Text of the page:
Divorce Mediation Blog

“Self-Modifying” Divorce Judgments: The Appeals Court Feels Strongly Both Ways. Hassey v. Hassey, Part One

Tuesday, August 05, 2014

In the recent case of Hassey v. Hassey, the Appeals Court reversed Judge Jeffrey A. Abber of the Essex Probate and Family Court, in part, for ordering alimony as a percentage of the husband’s ongoing income, rather than as a flat sum. They justices ruled that the judge had pre-decreed a modification of his own judgment based on facts and circumstances that had not yet changed. Thus, they reasoned, he deprived the husband of the right to resist such a change based on the host of other material and substantial changes that might occur in the interim, in the context of a complaint for modification.

This part of the decision was not surprising. The principle enunciated arises from long-standing precedent, with only 2 previous reported and relatively narrow appellate exceptions. Yet, curiously, the Appeals Court did not vacate that part of the judgment that determined that alimony shall terminate upon the wife’s cohabitation. Before the Alimony Reform Act of 2011 (eff. 3.1.12), this provision would have been absolutely contrary to law. Now, cohabitation is a statutorily recognized basis for change.

But the statute does not dictate the kind or extent of change. The law provides that if cohabitation occurs within the definition provided in the act, then the court shall do something. However, it requires the modifying judge to calibrate the remedy to the circumstances that exist at the time of the cohabitation. A judge may reduce, suspend or terminate alimony. So, when the Hassey judgment decreed that the wife’s cohabitation would automatically terminate alimony, the wife was denied the right, assured by the Alimony Reform Act, to resist termination based on the host of other material and substantial changes that might occur in the interim, in the context of a complaint for modification.

Did the wife fail to perfect this as an issue on appeal, relieving the court of an obligation to address it? We cannot know from the text of the decision. Without doubt, though, the decision is inconsistent, and the cause of consistency and predictability, its victim.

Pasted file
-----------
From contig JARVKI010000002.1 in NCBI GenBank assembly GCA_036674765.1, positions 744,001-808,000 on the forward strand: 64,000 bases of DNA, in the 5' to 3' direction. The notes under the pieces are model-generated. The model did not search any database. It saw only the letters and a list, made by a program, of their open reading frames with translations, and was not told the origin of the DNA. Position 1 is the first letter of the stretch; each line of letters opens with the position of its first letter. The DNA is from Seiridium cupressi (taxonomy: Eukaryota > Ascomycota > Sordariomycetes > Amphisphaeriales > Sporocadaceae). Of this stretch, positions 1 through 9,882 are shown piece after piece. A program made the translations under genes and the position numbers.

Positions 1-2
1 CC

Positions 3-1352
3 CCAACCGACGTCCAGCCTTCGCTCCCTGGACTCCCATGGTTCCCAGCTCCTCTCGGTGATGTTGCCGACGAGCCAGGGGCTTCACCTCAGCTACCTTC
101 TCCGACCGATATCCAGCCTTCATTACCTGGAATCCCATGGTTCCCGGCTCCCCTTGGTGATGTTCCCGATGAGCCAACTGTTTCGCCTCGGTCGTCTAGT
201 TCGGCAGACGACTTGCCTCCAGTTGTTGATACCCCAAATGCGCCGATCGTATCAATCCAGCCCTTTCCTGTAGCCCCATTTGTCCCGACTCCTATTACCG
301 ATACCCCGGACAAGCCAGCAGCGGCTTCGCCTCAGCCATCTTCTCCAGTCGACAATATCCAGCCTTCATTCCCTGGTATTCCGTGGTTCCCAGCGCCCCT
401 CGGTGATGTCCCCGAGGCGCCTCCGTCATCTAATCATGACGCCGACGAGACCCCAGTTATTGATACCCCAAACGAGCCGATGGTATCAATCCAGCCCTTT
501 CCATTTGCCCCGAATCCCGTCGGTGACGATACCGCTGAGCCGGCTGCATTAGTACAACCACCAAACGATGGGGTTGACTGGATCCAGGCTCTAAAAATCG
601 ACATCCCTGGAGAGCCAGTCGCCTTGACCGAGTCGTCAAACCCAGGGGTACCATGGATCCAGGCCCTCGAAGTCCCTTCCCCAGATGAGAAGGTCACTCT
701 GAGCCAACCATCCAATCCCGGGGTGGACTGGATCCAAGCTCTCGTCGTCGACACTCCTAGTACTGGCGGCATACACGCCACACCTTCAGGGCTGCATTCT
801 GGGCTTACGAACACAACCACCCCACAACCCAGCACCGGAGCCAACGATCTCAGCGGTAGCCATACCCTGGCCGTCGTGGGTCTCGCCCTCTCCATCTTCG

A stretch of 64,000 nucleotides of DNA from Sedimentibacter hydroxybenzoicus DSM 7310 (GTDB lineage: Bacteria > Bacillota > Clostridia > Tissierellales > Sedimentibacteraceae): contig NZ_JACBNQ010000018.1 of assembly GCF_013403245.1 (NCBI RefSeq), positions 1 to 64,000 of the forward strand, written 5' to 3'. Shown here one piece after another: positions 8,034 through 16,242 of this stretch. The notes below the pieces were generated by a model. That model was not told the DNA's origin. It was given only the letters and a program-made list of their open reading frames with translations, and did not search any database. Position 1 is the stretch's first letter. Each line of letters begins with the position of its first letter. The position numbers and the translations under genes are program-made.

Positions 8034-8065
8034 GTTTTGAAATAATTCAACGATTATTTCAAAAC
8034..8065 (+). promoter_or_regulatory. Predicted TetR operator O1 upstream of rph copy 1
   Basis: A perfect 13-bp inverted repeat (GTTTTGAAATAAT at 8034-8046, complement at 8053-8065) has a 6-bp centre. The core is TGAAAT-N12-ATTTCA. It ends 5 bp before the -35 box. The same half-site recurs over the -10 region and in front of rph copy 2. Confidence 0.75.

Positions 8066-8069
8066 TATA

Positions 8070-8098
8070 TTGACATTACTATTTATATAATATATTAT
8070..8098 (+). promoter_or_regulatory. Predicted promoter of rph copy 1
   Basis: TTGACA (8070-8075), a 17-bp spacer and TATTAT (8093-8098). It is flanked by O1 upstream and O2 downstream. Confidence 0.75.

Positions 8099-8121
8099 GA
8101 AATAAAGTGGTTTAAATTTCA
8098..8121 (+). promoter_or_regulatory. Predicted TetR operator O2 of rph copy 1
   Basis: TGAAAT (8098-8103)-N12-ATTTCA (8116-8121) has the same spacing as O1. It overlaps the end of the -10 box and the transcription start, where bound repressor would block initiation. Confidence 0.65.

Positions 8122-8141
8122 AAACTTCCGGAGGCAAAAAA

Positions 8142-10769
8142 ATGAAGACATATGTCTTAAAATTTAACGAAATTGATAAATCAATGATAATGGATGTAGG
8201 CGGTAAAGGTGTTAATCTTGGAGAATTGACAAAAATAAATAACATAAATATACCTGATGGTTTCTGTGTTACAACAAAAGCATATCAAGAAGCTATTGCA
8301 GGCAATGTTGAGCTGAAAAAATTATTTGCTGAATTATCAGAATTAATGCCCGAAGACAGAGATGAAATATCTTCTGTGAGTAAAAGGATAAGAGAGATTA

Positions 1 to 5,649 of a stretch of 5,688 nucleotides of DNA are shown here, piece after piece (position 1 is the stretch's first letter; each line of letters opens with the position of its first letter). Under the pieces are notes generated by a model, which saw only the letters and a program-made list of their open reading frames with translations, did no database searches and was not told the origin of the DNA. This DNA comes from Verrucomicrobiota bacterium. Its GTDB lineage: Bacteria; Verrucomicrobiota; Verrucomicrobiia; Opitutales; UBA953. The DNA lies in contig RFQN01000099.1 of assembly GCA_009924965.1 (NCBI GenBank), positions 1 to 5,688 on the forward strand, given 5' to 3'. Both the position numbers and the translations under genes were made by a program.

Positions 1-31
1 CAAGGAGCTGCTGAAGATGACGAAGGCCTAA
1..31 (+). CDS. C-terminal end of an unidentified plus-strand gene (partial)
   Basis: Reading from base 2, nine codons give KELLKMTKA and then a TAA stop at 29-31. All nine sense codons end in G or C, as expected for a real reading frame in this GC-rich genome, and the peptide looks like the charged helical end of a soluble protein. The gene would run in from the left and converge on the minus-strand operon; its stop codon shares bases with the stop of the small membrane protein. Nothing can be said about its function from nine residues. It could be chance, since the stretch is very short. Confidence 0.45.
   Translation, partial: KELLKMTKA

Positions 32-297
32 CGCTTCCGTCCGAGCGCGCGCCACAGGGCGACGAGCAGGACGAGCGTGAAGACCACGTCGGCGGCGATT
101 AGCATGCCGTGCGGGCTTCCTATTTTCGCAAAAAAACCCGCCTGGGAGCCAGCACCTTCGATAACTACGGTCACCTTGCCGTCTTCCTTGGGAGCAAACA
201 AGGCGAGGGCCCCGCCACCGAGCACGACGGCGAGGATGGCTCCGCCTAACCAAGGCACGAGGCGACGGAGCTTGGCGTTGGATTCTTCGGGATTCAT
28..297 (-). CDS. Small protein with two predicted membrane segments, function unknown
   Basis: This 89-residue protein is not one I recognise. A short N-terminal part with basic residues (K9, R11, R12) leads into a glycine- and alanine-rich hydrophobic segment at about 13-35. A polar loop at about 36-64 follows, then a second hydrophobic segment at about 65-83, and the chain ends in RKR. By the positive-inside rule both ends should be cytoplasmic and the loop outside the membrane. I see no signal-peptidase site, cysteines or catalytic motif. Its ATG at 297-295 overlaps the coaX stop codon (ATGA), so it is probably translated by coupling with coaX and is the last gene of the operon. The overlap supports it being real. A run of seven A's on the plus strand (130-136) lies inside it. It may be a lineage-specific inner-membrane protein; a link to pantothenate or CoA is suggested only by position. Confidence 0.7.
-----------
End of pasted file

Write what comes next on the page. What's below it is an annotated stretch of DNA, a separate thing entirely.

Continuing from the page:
Next: Needs versus 30-35% in Section 53(b): In Its First Foray, Has the Appeals Court Legislated? Hassey v. Hassey, Part Two

Get e-mail notifications of new blog posts! Enter email address below.:

Delivered by FeedBurner

other articles

recent posts


mediator lawyers alimony statute divorce mediator Alimony Reform Act divorce process divorce and family law med-arb DOMA divorce mediators resolve disputes COLA mediation child support dispute resolution Levine Dispute Resolution Center LLC Massachusetts Alimony Reform Act divorce arbitration med/arb MLB labor agreement Same Sex Marriage family support lawyer-attended mediation arbitrators Massachusetts lawyers special master family law arbitrator family mediation Baseball family law arbitrators high-risk methodology divorce arbitrators Matrimonial Arbitration Massachusetts Uniform Arbitration Act Defense of Marriage Act pre-ARA alimony family law mediation Levine Dispute Resolutions divorce arbitrator Chouteau Levine Massachusetts Lawyers Weekly divorce judgment alimony reform legislation fraud how baseball arbitration works annulment Self-adjusting alimony orders Massachusetts alimony and child support divorce mediations Twinkies private dispute resolution alimony IRC §2704 Massachusetts divorce mediators divorced The Seven Sins of Alimony mediators medical benefits alimony law Baseball Players General term alimony traditional negotiations facilitated negotiations Major League Baseball Arbitration arbitrator support orders Divorce Agreements Child Support Guidelines Massachusetts alimony family law Boston health insurance mediations separation litigation LDRC arbitration lawyer self-adjusting alimony Levine Dispute Resolution family and probate law disputes divorce mediation Cohabitation Levine Dispute Resolution Center Baseball Arbitration Family Law Arbitration SJC divorce lawyers alimony orders disputes Act Reforming Alimony in the Commonwealth divorce and family law mediators conciliation health coverage divorce agreement Divorce Obamacare divorce litigation rehabilitative alimony